FEE wrote:stephinmd wrote:FEE wrote:I completely disagree. There are 200 fewer people with a 173+. That will affect the top 14 schools. How could it not? They have 200 fewer applicants to choose from. That's an entire law school class of people missing.

Yes, but what if the top schools only have enough spots for 1500 applicants, and in years past, 2000 173+ people applied. They'd be turning down 500 applicants. Fast forward to now. Still 1500 spots, and 1800 applicants with 173+. They're turning down 300 people, yet, still keeping their medians, despite a smaller pool of 173+ applicant.

I chose numbers completely at random, but hopefully, you get my point.

I do see your point. But your numbers are incorrect, which makes a big difference. Last year 150,000 people took the LSAT. So 1,500 people had a 173+. (173 is 99th percentile.) This year there are only going to be about 130,000 (and this is being conservative, I actually think there will be fewer!) people taking the LSAT. So there will only be 1,300 people with a 173+. That's two hundred people! Now consider that just HSY together take about 900 people. Throw in CCN and we're up to around 2,000 people. 200 seats starts to make a difference pretty quickly. There will only be about 2,080 people with a 170-172. Which is down from 2,400. So all in all that's about 500 fewer people this year with a 170+ than last year. 2,000 people for the top 6 schools, and 500 fewer people to fill up those seats. It's going to make a difference.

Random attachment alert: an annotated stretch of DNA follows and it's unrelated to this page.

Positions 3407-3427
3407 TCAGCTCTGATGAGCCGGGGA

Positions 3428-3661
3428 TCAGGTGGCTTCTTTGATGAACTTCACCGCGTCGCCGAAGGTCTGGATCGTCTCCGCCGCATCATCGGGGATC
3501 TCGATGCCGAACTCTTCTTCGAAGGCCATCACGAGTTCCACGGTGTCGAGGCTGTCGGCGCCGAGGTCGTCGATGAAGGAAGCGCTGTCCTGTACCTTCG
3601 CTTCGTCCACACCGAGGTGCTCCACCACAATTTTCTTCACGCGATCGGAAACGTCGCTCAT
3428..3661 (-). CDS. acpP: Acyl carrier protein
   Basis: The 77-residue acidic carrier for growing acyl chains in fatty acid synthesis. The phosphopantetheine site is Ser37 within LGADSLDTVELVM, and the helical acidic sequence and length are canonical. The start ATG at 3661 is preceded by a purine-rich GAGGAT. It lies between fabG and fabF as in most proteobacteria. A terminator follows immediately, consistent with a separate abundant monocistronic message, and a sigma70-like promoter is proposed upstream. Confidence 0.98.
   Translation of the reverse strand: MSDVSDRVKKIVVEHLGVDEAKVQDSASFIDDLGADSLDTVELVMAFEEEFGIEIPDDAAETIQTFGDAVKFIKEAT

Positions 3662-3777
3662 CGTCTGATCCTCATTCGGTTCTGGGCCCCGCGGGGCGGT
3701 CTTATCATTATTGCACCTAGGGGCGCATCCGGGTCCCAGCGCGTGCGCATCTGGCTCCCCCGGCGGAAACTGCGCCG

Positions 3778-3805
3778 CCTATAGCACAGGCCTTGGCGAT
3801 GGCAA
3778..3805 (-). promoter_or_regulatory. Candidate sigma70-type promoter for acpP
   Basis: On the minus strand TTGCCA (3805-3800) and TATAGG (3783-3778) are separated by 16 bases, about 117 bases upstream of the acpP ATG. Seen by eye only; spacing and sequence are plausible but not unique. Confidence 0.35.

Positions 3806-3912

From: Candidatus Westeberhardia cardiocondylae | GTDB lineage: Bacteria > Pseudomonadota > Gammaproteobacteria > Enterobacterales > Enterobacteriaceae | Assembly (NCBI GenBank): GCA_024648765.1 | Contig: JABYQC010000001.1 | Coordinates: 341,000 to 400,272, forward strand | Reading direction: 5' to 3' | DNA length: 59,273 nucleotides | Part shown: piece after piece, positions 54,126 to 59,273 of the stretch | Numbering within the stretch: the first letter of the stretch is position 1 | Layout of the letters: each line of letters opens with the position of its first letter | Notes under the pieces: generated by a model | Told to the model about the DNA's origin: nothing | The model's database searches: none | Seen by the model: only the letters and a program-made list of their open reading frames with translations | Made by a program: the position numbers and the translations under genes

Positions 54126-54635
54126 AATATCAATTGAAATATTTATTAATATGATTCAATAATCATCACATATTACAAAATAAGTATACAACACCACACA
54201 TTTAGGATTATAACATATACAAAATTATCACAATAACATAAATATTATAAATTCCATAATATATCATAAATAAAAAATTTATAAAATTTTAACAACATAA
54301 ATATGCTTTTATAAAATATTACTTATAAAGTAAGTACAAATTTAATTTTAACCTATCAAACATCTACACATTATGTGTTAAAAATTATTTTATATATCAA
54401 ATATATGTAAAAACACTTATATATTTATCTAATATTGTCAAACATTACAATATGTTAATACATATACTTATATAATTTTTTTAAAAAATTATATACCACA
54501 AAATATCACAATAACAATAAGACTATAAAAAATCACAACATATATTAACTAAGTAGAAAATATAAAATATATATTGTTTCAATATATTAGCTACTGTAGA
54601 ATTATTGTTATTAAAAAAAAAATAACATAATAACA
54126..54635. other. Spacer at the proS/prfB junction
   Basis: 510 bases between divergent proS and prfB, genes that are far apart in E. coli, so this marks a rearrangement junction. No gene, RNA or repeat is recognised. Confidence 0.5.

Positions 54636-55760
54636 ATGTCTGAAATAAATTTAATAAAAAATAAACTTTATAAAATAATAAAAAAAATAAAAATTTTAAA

There are two numbers that really caught my eye when applying. The first is the number of applicants applying in the fall of 2011 (~78,900), which is the lowest in more than a decade. The second is the number of applications sent out in the fall of 2011 (~536,000), which is lower than 2009&2010, but more than 2007&2008, and seems about average for the entire decade. Lesser people are applying to more schools. I personally applied to a shit ton of schools because a) I got waivers for most of them, and b) they have become incredibly easy and fast to fill out & submit. What if schools interpret a steady, even rising amount of applications to mean that demand is much higher than it actually is, leading them to unnecessarily reject/waitlist a ton of people?